About consume keyword

func foo(val: Int) {}
let x = 0
foo(consume x)

I would like to know whether foo still makes a copy?

1 Like

This exact code will probably compile to something like

set arg1 register to 0
call foo

Copy/consume doesn't really matter that much for types like Int.

what about any big struct value?

In that case it appears not, but keep in mind that for an arbitrary function it may still internally make a copy, e.g:

struct Huge {
    var fee: String
    var fi: String
    var fo: String
    var fum: String

func foo(_ val: Huge) {
    var c = copy val
    c.fee = "bar"

I am just curious. without consuming keyword for the parameter. would It make a copy even though I used consume on a value type.

No. To my knowledge all that does is cause it to release the value after the function call rather than at the end of the scope.

no, means it doesn't make a copy?

Using consume on an argument should always avoid the need to copy a value as part of passing that argument. However, "copy" is only meant in a high-level sense there: we won't retain any references that are part of the value or perform any similar value-management operations. It does not guarantee that we won't need to relocate the value in memory in order to make the call.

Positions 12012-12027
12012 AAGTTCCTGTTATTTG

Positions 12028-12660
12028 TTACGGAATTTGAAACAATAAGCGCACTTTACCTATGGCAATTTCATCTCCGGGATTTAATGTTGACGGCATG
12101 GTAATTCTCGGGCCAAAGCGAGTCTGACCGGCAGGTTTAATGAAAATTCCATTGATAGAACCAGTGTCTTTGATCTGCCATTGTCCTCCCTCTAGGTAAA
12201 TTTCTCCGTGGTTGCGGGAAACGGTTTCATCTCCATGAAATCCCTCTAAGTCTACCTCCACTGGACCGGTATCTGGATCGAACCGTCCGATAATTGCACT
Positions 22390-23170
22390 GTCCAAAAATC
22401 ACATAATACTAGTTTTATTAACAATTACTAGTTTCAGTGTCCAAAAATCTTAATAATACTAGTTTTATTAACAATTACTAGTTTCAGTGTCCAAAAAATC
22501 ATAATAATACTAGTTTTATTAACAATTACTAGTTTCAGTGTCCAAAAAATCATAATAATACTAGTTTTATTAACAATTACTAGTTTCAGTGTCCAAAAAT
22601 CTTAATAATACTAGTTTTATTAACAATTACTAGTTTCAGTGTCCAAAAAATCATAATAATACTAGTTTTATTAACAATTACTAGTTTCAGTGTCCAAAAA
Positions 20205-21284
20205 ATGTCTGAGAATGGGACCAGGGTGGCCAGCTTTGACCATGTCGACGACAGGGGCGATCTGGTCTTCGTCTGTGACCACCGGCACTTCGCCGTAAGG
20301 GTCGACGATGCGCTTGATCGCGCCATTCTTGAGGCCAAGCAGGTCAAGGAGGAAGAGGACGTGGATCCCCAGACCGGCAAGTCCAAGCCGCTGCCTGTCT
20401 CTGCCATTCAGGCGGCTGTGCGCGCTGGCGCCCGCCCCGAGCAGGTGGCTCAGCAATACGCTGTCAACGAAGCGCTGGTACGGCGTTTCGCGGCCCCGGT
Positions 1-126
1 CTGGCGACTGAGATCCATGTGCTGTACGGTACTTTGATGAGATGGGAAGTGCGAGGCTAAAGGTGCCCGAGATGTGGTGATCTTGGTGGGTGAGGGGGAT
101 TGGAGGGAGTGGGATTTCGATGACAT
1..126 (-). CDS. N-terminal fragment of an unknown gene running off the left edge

That said, we should be able to avoid relocating values in memory in situations like this, so if you have a test case where Swift is doing expensive relocations (e.g. on a very large but trivially-copyable struct), please file a bug.


The consume keyword should be documented somewhere. I've taken a look at Documentation and could not perform a quick search, because it seems that the Swift book lacks the search feature. It's great that the book exists, but how do we navigate it without a search?

There have been a lot of additions to the language recently, and the documentation effort is running a bit behind. For now, it's described in SE-0390.